Beginning in 2018, then-US President Donald Trump began withdrawing his forces overseas, demanding greater commitment from European NATO members in their own defence. In 2018, the number of American troops in Europe fell to a total of 65,000.
President Joe Biden has announced that he will set up a US military headquarters in Poland. Photo: Reuters/Alamy via The Conversation
But in June 2021, NATO leaders identified three separate threats to European security – Russia, China and terrorism – and decided that strategic changes were needed, particularly since the annexation of Crimea and the conflict in eastern Ukraine.
NATO said: “The brutal war of aggression waged by the Russian Federation against Ukraine has broken the peace in Europe. Russia has violated the norms and principles that have contributed to a stable and predictable European security order, and poses the most significant and direct threat to the security of the Allies as well as to peace and stability in the Eurozone. Atlantic.
One of the problems is that so far the bulk of NATO forces have not been forward deployed in the Baltics and other Eastern European Member States (Poland, Bulgaria , Romania, Hungary and Slovakia) where the total number of NATO troops is currently 9,641.
In order to defend effectively against a Russian attack, a significant number of troops and heavy equipment, including artillery and tanks, must be relatively close to the potential front line.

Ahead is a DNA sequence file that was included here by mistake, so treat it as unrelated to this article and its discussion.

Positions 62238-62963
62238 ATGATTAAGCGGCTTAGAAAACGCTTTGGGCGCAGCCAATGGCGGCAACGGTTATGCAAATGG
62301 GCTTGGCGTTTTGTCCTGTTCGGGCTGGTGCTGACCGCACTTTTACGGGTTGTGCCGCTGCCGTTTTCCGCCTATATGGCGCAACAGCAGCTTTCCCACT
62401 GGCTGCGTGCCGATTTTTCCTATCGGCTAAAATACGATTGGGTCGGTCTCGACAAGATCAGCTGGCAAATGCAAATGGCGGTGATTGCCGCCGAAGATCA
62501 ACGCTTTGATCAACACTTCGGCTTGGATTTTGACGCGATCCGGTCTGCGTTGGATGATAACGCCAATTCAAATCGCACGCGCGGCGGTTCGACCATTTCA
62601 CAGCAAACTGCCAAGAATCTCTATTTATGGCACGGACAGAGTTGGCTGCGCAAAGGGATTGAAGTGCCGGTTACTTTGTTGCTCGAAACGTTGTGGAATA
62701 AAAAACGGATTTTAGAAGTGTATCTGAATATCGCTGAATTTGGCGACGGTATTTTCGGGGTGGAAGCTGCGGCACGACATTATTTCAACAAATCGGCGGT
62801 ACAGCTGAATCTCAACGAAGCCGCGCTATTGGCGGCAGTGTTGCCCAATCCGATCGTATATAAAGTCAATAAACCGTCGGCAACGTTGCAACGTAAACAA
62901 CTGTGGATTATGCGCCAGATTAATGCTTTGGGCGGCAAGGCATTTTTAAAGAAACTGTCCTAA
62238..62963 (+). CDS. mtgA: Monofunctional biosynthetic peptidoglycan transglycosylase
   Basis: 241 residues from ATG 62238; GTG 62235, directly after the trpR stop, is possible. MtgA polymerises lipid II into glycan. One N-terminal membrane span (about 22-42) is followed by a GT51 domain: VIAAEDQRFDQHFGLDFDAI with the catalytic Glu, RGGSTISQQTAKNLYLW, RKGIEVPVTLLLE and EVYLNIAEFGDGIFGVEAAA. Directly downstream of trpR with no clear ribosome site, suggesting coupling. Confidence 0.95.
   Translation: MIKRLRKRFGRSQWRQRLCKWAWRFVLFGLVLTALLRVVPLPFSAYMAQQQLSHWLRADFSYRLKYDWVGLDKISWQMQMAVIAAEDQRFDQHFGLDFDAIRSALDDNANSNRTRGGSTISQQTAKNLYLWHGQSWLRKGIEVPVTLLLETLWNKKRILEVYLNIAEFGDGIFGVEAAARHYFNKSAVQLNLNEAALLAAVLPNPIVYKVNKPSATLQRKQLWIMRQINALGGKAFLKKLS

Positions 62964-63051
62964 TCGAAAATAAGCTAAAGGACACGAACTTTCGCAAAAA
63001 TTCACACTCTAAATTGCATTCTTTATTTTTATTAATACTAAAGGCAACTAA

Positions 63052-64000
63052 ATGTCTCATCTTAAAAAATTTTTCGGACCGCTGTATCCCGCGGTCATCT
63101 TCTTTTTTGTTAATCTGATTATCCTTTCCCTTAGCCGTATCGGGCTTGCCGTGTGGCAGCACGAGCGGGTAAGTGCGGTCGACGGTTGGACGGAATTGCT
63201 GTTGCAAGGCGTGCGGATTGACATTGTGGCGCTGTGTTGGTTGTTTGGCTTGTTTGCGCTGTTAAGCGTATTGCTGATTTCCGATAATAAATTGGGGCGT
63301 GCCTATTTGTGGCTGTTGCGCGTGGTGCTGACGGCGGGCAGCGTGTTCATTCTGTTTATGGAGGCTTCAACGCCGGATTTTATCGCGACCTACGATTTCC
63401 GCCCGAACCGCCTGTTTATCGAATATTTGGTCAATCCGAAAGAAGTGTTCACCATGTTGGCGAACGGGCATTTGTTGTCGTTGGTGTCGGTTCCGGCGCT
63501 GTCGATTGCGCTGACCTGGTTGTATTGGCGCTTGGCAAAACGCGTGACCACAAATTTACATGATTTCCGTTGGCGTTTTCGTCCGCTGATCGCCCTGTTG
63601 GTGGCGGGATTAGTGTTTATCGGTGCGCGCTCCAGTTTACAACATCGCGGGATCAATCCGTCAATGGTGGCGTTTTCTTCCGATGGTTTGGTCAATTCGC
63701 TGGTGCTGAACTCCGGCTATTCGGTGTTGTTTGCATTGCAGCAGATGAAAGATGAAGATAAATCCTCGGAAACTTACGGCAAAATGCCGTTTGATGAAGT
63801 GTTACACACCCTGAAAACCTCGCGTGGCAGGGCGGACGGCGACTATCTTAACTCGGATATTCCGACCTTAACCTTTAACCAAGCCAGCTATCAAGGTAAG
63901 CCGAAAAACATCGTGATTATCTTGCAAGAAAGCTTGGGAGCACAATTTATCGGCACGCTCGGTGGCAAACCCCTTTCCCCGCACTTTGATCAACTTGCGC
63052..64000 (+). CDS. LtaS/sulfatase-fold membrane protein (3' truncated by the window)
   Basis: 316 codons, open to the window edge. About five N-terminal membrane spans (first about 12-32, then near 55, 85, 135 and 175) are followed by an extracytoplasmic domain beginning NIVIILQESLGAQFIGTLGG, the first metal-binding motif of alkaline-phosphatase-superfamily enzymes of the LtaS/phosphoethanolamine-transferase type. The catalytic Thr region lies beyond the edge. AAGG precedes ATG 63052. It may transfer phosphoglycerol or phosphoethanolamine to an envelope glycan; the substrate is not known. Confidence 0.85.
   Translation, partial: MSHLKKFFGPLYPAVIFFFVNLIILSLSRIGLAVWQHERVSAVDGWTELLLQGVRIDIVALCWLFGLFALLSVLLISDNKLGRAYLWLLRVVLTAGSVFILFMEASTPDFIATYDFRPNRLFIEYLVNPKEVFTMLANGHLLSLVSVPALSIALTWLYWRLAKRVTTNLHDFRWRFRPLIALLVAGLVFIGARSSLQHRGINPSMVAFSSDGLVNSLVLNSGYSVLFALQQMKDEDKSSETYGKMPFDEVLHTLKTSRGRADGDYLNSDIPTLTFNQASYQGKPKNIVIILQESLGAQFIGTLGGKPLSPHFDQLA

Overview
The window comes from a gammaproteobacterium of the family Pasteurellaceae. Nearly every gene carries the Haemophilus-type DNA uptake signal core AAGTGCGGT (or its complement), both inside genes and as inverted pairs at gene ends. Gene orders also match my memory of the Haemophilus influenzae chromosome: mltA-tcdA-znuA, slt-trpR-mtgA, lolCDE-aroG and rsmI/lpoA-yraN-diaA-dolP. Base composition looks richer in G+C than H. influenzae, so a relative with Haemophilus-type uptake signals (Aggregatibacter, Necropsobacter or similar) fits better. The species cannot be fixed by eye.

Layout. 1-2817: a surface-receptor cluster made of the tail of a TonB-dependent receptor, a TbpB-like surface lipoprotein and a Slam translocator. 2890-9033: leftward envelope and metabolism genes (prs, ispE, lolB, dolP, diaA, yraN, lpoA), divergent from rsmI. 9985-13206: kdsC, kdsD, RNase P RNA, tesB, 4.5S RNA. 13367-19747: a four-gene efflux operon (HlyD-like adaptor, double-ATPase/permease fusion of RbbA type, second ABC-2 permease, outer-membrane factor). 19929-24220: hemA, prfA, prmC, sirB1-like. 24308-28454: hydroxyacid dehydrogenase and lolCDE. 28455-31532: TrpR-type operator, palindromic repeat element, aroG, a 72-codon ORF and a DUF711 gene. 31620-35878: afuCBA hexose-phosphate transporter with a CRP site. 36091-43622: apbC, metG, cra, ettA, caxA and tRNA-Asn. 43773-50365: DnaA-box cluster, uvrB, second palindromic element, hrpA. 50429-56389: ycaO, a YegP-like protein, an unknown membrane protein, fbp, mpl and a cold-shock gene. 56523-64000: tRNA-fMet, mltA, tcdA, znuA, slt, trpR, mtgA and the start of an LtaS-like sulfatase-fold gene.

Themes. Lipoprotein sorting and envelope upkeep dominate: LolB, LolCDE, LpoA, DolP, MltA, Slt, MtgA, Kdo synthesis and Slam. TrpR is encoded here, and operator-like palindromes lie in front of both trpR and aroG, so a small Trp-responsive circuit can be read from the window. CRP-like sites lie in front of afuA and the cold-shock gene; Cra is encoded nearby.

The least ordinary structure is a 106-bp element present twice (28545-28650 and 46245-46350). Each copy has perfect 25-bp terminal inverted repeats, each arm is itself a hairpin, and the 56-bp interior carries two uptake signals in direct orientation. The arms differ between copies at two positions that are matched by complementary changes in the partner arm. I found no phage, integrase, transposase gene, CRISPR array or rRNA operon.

NATO will significantly increase its rapid reaction force – a multinational force configured to react quickly to any security challenge. NATO Secretary General Jens Stoltenberg announced ahead of the recent summit that this figure was to be increased from its current 40,000 troops to more than 300,000.
NATO Secretary General Jens Stoltenberg gives a press conference during a NATO summit in Brussels on June 14, 2021. Photo: AFP / Olivier Hoslet
In particular, it plans to deploy more battle groups (units of around 1,000 soldiers) in Bulgaria, Hungary, Romania and Slovakia. This means that instead of the “common thread strategy”, which risked occupying the Baltic states by Russia before a NATO response could be mounted, NATO is now preparing to defeat any aggression. Russian from the start.
All of these statements and decisions are designed to send a powerful deterrent message to Russia – although some members of the European alliance will find it difficult to achieve these goals before 2025. However, with Russian forces stuck in Ukraine, nothing is wrong. indicates that Russia has the ability or the will to open another front in the foreseeable future.
While the NATO summit sent a strong signal of its commitment to defending the alliance, the hard work of implementing the new concept has only just begun.
Christoph Bluth is Professor of International Relations and Security, University of Bradford
This article is republished from The Conversation under a Creative Commons license. Read the original article.